Pets are part of the holiday

For many Kiwis, the pet is very much a part of the family, and leaving Fido at home while the rest of the clan enjoys an escape just isn’t an option. According to a survey by travel website Wotif.co.nz, almost half of New Zealand pet owners say they go everywhere with their fur-kids, and holidays are no exception. And not to worry, if for some reason their pet can’t go, 23% of them will at least get a souvenir.

Dogs are definitely the more popular species, with 90% of the animals taken away on holidays being canines. Cats, perhaps not too surprisingly, accounted for just 5.5% of travelling pets.

Wotif.com’s product director Donna Rodios says the results show that “96.9% of pet-friendly holidays began in the car, with plane journeys accounting for only 2.5%” – perhaps a good thing, considering the inherent difficulties of taking animals abroad.

“When flying, dogs and cats have to travel in a cage that meets the airline’s guidelines, so make sure you check their requirements,” says Ms Rodios. “If your pet isn’t familiar with a cage, it pays to prepare them by placing them in one overnight in the lead-up to your trip and reward them with treats for a job well done. That way they’re less likely to throw a wobbly when you check them in!”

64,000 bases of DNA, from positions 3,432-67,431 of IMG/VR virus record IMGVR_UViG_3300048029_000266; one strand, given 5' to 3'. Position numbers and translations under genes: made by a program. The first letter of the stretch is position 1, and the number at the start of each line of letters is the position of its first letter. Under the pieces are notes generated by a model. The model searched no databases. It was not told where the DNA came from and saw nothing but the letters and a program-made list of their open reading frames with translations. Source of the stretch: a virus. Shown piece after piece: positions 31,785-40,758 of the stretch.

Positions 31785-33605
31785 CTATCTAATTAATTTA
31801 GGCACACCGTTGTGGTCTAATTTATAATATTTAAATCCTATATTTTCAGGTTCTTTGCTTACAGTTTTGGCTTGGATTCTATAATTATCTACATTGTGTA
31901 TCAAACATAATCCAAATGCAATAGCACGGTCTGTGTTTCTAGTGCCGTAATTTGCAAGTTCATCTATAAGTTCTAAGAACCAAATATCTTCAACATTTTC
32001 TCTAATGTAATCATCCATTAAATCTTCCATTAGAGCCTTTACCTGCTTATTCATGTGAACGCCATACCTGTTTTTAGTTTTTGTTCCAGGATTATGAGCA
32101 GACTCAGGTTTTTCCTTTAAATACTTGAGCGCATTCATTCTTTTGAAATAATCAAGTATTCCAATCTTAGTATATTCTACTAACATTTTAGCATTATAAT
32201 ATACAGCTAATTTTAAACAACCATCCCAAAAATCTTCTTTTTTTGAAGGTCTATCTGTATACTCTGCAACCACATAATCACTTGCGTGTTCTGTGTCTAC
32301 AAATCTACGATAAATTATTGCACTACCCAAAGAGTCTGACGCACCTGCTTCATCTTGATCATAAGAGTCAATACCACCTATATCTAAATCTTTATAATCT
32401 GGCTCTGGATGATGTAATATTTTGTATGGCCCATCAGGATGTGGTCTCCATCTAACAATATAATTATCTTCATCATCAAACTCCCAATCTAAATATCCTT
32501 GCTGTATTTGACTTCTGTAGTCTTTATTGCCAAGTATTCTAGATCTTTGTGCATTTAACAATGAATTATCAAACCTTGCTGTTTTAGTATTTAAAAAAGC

Of course, a must-do before leaving home is to make sure you have some good pet insurance in place – and check your policy carefully to make sure Fido is covered at all stages of the trip. Air travel in particular is something that could be mentioned in the policy conditions, and not all providers will cover it. An unfamiliar environment, with so much to explore, could also mean animals are more prone to accidents or illness.

An added thing to bear in mind when transporting your fuzzy friend in the car, according to Ms Rodios, is comfort.

“Remember, pets can be susceptible to car sickness, especially on longer journeys, so it’s wise to avoid a big meal before you hit the road and definitely don’t give them anything new or exotic.”

She also offers advice on helping the settling-in process: “It’s always a good idea to pack some of your pet’s home comforts so they feel as comfortable as possible in the new environment – remember, they can be fussy, so letting them eat out of their own bowl is a good way to help them settle.”

With your family and pet travel checklist all ticked off, you’re good to go.

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